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David and Gribi’s mission to gather information about the American watch industry was a monumental task. The Centennial itself presented an obstacle for information collection. Waltham’s machines were interesting but also limited in what they displayed. The Centennial judges noted in their report that “the machines gave some idea of the nicety, novelty, and ingenuity of the mechanism employed but could give but little impression of the variety and number of the machines in the factory.” Additionally, the official Centennial rules, which remained in place throughout the Exhibition, prohibited “Sketches, drawings, photographs or other reproductions of articles exhibited” and would “only be allowed upon the joint assent of the exhibitor and the Director-General.”
While David would eventually acquire very detailed sketches of equipment and manufacturing techniques, they were not acquired at the Centennial. Nor were most of the machines he lionized in his final report displayed by Waltham at the fair. Many of the machines he sketched and described were contained only inside company factories.
Most importantly, David and Gribi needed to learn how Waltham operated. It was obvious that machines were not the source of Waltham’s advantage since most companies used similar designs. Additionally, Edward Bally, the vocal Swiss shoe factory owner, would have told David and Gribi about the futility of simply copying American machines. Bally’s American machines had done him no good when competing with American factories. Waltham’s machines were ingenious, but they alone were not the source of Waltham’s competitive advantage.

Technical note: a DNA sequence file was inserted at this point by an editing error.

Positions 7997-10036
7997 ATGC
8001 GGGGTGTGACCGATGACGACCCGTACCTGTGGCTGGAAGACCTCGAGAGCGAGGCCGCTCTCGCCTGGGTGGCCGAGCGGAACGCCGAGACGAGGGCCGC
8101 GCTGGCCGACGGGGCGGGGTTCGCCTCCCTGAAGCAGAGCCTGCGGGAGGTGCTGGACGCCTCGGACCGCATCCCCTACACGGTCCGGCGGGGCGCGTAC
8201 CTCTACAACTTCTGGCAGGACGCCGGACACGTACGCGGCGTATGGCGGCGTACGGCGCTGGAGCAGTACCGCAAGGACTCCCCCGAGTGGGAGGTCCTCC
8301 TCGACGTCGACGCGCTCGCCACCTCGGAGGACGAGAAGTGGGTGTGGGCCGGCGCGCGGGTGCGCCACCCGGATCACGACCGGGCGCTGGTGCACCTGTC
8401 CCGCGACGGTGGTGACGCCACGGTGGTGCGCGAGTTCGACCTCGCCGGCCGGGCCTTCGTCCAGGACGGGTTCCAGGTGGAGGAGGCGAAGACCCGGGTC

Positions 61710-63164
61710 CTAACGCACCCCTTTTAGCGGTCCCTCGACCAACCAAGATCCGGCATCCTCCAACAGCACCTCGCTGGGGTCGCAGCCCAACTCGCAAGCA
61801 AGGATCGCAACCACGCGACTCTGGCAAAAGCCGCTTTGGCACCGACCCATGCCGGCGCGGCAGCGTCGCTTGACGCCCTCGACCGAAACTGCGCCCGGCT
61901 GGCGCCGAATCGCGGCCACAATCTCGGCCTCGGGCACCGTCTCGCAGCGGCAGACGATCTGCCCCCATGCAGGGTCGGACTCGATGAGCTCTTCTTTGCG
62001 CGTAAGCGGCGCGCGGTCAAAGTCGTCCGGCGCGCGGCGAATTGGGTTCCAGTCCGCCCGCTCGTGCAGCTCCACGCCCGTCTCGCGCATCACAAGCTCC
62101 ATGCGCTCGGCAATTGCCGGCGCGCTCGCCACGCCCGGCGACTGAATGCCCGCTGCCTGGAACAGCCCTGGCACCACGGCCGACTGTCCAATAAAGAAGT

David and Gribi needed to understand Waltham’s culture, managerial systems, and the synergies that made it an innovative leader. Despite there being enough present at the Centennial to raise the alarm in Swiss watchmaking circles, the exhibits offered little help. David and Gribi could not complete their survey of American watch companies by simply acting as tourists wandering the grounds of Fairmount Park. They needed something more.
It was at the Centennial Exhibition that they probably first met Ambrose Webster. There is no record of the initial meeting or circumstances under which Webster became acquainted with David and Gribi, but the Centennial was almost certainly where it happened. Webster was the primary individual responsible for Waltham’s award-winning watchmaking system. He retired from Waltham in June 1876 as Waltham’s assistant superintendent and father of the company’s interchangeable parts system. His department served as the beating heart of Waltham’s vertically integrated model and was responsible for fabricating the machines used by the workers to make the watches.